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273688Re: foolproof whitelisting

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  • /dev/rob0
    Feb 1, 2011
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      On Tue, Feb 01, 2011 at 08:43:41PM +0800, sunhux G wrote:
      > Subject: foolproof whitelisting

      Hmmm, whitelisting is often foolish, or foolishly implemented, so
      this is difficult. :)

      > Our current way of blocking a spam address is by editing
      > access_sender & access_recipient & then reload postmap.

      As Brian pointed out, those filenames have no universal meaning in
      Postfixology. I would assume that you're using access_sender as a
      check_sender_access lookup, and access_recipient to lookup
      check_recipient_access, but I have seen cases posted on this list
      where that was not so, and the name had nothing to do with the use of
      the file. Or sometimes that the file was not even being used! (That's
      why the list guidelines ask for postconf -n and relevant logs with

      Now, I'd go a step further and look at your wording, "blocking a spam
      address." What does this mean? A sender address which "sent spam"?

      Did you know that sender addresses are nearly meaningless in spam?
      The vast majority of spam is sent with forged addresses. Sometimes
      these are real addresses. In general, it's the wrong approach to be
      blocking "spam senders" by sender address, because:
      1. That address might be legitimately used by a non-spammer; and
      2. Blocking that address is usually not going to be effective,
      because subsequent spam runs will use different sender

      Yes, many thousands of freemail accounts have been set up by and for
      the use of spammers, and in that case (when the spam originates from
      that freemail provider) such check_sender_access blocking can be
      effective. But this accounts for a small portion of the spam I see.

      The best introductory tutorial to spam abatement I know is the one
      offered by Spamhaus:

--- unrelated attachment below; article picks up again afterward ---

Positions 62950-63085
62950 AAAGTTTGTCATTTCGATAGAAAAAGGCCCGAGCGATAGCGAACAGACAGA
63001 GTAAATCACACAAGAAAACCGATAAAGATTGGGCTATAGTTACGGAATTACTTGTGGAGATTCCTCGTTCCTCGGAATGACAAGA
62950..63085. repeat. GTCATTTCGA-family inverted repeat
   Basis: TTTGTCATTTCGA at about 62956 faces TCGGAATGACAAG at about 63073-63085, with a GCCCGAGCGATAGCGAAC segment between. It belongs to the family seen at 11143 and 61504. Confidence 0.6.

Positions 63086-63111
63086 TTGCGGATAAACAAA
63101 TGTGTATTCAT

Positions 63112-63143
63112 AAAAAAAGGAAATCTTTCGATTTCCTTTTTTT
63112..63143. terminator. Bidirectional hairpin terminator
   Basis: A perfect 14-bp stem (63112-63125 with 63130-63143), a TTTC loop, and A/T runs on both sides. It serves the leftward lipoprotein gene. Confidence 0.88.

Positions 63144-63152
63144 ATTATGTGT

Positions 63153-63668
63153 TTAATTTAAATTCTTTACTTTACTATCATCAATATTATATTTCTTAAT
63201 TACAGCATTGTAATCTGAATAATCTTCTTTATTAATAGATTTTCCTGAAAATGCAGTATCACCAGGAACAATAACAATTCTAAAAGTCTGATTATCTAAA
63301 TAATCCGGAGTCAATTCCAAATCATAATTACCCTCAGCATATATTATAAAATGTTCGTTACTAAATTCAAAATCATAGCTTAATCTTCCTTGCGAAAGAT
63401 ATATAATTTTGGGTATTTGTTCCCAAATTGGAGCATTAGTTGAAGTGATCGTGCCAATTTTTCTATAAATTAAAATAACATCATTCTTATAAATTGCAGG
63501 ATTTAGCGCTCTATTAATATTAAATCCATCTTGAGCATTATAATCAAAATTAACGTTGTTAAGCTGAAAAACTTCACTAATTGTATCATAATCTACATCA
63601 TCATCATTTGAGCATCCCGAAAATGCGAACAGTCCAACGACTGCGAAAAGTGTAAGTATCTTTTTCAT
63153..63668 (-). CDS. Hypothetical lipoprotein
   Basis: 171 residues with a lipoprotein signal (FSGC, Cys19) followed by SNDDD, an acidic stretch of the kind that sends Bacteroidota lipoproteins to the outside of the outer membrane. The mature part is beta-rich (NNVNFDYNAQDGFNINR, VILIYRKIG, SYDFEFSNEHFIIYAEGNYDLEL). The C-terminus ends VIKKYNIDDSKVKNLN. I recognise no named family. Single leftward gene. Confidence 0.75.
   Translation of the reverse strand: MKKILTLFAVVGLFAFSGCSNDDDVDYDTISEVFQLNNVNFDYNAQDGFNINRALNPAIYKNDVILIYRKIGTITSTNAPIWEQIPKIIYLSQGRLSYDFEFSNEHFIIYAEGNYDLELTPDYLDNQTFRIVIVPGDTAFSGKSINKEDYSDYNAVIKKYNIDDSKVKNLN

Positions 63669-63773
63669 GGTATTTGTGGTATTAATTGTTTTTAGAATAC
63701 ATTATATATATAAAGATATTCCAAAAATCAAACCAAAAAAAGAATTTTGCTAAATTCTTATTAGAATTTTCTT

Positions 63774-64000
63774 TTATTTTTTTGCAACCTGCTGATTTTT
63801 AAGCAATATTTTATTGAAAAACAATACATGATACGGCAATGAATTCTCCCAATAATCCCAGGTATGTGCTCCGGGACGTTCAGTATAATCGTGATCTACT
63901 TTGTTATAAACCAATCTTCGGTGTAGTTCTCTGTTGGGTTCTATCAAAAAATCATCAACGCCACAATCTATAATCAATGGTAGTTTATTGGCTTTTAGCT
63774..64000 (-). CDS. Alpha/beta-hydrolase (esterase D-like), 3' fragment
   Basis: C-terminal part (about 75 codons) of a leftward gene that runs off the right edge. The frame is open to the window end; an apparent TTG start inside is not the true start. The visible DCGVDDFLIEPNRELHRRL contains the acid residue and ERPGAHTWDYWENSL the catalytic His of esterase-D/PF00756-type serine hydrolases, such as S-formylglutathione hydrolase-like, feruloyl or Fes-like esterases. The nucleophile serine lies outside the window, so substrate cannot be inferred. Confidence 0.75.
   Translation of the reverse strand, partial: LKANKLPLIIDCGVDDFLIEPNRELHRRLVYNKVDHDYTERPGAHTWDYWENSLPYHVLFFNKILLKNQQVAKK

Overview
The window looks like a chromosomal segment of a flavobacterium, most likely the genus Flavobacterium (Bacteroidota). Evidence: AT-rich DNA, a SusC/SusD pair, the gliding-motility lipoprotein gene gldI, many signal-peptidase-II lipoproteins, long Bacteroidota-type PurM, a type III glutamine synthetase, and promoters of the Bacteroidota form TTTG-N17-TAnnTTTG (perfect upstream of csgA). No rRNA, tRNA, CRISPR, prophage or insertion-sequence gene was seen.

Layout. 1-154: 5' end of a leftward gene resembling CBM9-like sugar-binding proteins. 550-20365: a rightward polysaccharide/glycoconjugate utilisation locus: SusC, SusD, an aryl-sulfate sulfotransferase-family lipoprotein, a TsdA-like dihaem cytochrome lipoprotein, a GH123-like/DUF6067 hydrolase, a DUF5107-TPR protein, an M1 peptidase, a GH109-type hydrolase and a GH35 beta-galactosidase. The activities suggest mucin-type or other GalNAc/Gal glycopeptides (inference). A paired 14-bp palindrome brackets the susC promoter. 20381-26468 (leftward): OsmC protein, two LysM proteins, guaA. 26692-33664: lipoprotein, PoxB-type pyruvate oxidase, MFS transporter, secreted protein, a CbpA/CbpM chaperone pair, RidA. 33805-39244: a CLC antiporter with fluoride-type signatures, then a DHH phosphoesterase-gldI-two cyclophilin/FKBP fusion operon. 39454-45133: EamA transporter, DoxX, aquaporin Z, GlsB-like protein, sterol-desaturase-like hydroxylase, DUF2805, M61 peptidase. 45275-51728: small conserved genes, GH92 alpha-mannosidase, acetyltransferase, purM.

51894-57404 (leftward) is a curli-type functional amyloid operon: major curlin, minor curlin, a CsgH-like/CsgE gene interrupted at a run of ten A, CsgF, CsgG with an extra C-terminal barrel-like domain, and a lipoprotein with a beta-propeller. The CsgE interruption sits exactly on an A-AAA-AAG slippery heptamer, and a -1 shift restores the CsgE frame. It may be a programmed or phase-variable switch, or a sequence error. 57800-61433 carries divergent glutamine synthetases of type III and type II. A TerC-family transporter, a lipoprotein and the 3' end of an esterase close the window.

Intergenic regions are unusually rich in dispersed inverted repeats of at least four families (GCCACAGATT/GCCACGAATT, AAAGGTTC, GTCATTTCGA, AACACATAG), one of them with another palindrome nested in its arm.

In Postfix terms, you would want to do reject_rbl_client using
      zen.spamhaus.org, and reject_rhsbl_{client,sender,helo} using

      Also, not mentioned by the Spamhaus document, simple HELO checks are
      very effective. I find that reject_non_fqdn_helo_hostname takes out
      about 25% of all connections. Likewise, I reject any all-non-alpha
      HELO with this simple check_helo_access regular expression:

      !/[[:alpha:]]/ 550 5.5.2
      We find that all-numeric EHLO/HELO greetings are usually
      spam. If not, please ask your postmaster to correct the
      server's EHLO/HELO greeting.

      When sensibly used (after or separate from user submission
      restrictions), this catches a lot. (Around 2300 on my very small
      site, 20ish users, in the past month or so.)

      (Yes, my expression does block the technically valid HELO syntax of
      bracketed IP address. This was a deliberate policy decision, and I
      have not seen any legitimate MTA sending mail with such a HELO. I
      figure, if you run a MTA that wants to send mail to mine, you ought
      to have a domain name.)

      Consider also upgrading to Postfix 2.8 if you're not already there,
      and try the new triage daemon, postscreen(8):
      It's in testing mode here, and I think it will do nicely to replace
      my old reject_rbl_client restrictions.

      > From time to time we're given addresses that should never
      > be blocked but due to staff turnover & documentation not
      > up-to-date, an address that should never be blocked was
      > somehow blocked.
      > Pardon me if this has been discussed before,
      > what's the best way to go about preventing such mistakes?

      Who is giving you these addresses? If these are user spam reports,
      you're looking at the wrong part of the spam. Look at the IP
      addresses from which they came.

      > Is there a whitelist file that we can enter addresses that should
      > never blocked so that even if this address is manually added
      > into access_sender & access_recipient, they will still not be
      > blocked (& possibly will be automatically removed from the
      > two files access_sender/recipient).
      > If there's such a whitelist file, presumably there should be 2
      > of them, one for sending & receiving. Let me know the full
      > directory path & filename of the whitelist files

      Again I think Brian covered that. These links might help:
      Offlist mail to this address is discarded unless
      "/dev/rob0" or "not-spam" is in Subject: header
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